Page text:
Modern agile, scalable applications are now being written with event-driven programming.
Under event-driven applications, the processes do the work and then move to trigger events. At the same time, the others listen for triggered events to begin their work – in the end, triggering more successive events. It is simply out of the question to send in a request and then wait for multiple sequential processes to complete – before finally receiving a response.
- But how are event-driven applications built for the cloud?
- How can a data warehouse on a cloud listen for the event by the premises IoT device?
- How to bring together all events from an application that are scattered in the cloud?
First, we should know the following;
It is a model where services, objects, and other entities communicate via messages to and fro through an intermediary. These messages are stored in a queue before being handled by consumers.
Dissimilar to direct call – event-driven programming separates the consumer from the producer, reaping many important benefits. For instance, more than one producer and consumer can work together to process incoming requests. Here retrying for the failed operations and maintaining event history is also simplified. Additionally, event-driven programming makes it even easier to scale up the massive systems, building capacity by simply adding in consumers.
Factors of Event-Based Systems
- Message queues
These are pieces of data sent by producers and consumed by consumers. A mouse-down event has the following informational data:
- Pointer coordinates
- The pressed mouse buttons
Most events are structured but can also be blobs of data like a chunk of JSON – which consumers still should know how to handle and parse.
Consumers and Producers
Producers are event-generating entities that also send events to the message queue. At the same time, the consumers are either subscribers for receiving new events or polls periodically from the message queue. The main point of the event-driven paradigm is that producers and consumers are unaware of each other and only interact via a message queue.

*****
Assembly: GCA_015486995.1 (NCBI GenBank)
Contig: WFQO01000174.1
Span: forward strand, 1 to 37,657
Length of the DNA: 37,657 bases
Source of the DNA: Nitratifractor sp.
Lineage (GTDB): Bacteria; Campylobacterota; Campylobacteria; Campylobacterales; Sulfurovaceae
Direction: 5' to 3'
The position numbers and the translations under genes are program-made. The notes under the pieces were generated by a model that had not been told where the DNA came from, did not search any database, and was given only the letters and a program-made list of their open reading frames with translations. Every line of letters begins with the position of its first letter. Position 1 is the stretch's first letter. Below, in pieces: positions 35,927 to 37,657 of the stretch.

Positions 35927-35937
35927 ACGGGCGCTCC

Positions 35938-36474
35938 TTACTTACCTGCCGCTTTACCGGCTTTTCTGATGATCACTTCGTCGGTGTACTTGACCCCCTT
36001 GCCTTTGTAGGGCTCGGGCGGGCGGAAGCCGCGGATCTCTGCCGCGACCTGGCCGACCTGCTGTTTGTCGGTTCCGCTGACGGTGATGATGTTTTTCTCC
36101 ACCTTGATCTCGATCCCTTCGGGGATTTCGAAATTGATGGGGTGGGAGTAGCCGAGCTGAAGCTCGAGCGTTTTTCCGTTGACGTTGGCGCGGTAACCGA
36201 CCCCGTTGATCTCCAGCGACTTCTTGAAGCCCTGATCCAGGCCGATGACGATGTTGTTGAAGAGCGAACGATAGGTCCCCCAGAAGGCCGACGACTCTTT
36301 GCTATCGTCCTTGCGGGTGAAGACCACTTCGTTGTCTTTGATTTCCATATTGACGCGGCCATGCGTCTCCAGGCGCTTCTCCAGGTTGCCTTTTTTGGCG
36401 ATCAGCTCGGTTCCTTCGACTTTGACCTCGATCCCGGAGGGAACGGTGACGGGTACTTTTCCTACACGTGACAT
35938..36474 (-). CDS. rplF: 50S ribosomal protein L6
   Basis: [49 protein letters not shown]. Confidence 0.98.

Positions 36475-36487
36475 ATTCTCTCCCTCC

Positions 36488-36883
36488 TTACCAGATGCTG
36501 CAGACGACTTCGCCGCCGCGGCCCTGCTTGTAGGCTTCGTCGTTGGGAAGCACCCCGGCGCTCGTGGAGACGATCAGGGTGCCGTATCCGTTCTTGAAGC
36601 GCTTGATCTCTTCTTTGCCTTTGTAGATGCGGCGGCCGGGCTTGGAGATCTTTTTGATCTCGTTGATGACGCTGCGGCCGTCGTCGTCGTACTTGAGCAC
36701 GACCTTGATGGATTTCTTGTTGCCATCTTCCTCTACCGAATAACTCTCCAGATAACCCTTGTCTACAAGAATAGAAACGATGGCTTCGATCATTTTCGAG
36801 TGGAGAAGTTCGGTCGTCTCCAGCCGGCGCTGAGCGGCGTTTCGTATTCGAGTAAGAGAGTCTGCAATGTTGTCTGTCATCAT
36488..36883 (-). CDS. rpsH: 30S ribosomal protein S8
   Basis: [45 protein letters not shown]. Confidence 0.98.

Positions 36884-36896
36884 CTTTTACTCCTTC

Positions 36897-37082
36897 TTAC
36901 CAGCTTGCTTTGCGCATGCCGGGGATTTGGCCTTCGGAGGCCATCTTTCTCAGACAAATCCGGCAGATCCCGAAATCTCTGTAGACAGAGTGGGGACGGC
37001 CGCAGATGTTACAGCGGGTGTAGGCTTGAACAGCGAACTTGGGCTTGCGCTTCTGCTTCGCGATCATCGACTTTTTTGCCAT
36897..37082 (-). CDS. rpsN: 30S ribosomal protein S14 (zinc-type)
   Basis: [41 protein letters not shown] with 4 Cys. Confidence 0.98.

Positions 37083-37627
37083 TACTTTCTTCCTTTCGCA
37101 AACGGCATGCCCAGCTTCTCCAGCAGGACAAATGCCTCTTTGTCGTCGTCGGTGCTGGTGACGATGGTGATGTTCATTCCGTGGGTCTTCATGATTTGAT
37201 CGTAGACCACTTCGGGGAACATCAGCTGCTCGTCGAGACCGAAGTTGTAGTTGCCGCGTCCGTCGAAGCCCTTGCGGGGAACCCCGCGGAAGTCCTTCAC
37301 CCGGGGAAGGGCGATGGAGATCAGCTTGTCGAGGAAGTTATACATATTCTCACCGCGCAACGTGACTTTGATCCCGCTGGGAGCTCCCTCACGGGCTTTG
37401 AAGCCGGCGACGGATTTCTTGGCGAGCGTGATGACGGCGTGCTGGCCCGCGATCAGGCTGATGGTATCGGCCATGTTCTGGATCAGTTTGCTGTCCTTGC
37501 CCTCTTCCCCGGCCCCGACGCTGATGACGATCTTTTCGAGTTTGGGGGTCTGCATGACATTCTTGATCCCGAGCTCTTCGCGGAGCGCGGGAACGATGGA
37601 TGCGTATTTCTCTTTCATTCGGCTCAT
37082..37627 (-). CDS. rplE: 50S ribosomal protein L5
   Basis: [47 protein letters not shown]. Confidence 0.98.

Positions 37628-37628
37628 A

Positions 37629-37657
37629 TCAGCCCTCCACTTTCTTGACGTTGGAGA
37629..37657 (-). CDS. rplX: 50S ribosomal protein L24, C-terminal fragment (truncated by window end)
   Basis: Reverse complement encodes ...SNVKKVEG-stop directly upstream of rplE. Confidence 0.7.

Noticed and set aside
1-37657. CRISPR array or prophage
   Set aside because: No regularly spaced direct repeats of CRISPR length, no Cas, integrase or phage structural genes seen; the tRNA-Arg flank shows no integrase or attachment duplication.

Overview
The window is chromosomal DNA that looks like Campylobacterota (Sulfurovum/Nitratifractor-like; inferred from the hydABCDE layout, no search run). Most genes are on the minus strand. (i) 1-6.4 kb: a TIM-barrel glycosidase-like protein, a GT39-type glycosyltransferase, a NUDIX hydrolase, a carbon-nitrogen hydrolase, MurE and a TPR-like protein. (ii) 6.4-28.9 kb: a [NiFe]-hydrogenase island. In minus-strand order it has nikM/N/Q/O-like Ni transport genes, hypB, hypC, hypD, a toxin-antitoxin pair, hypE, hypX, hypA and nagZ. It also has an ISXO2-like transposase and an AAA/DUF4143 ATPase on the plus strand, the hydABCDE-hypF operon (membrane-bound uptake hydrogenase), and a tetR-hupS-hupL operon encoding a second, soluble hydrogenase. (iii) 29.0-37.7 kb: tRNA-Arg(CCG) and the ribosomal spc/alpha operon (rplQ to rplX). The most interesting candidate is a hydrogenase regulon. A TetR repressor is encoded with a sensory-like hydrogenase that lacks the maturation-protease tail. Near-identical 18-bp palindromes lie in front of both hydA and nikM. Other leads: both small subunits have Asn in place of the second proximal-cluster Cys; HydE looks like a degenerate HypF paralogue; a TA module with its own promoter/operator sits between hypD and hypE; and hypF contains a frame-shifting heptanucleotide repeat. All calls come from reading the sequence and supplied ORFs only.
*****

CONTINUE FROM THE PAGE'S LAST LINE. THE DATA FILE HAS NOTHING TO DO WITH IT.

A message queue is the repository of events or messages.
Messages can be stored in memory or/and in durable storage. Message queues are portioned into topics. Consumers and producers receive and send messages for particular topics specifically. Instead of this, a message broker ensures that messages sent to the queue get delivered to all subscribers. Some of the most popular message brokers today include;
- Memphis – a message broker that is 9 times faster than Apache Kafka
- Apache Kafka
Consumers use push or pull mode for consuming messages. In the pull mode – the message queue keeps messages for every consumer. When every consumer receives a message, it can be removed from the queue; however, this depends on the retention configuration. A few message queues also let consumers pull historical messages.
While for push mode, a message queue pushes new messages to all current subscribers.
Applications of Event-Driven Programming
Event-driven programming is used in the following;
- While programming games, when a set of objects carry out control flow
- While building server applications, it is unwanted to spawn the service processes for one reason or another.
- While building user interfaces, also including the graphical UI.
Event-Driven Programming Languages
Many programming languages work with the event-driven paradigm to different degrees. Below-mentioned languages offer complete support:
- Perl events
- DAEMON and PRIO
- Action Script
- C #
Other languages are known to support the events for exception handling.
Why is the event-driven paradigm special?
Let’s explore why the event-driven paradigm is special and what makes it amazing, and what makes it tricky;
Event-Driven Programming – The Future
The modern future of the digital world and the digital business lies in an intelligent and expanding digital mesh that is made of event-driven applications, cloud computing, IoT, AI, in-memory data management, and blockchain. With our digital world expanding, it goes without saying that the importance of event-driven programming and computing will grow tenfold. This expansion will eventually let business events be analyzed and detected faster and in great detail.
For the latest event-driven programming research, information, and practical applications – stay tuned with Memphis.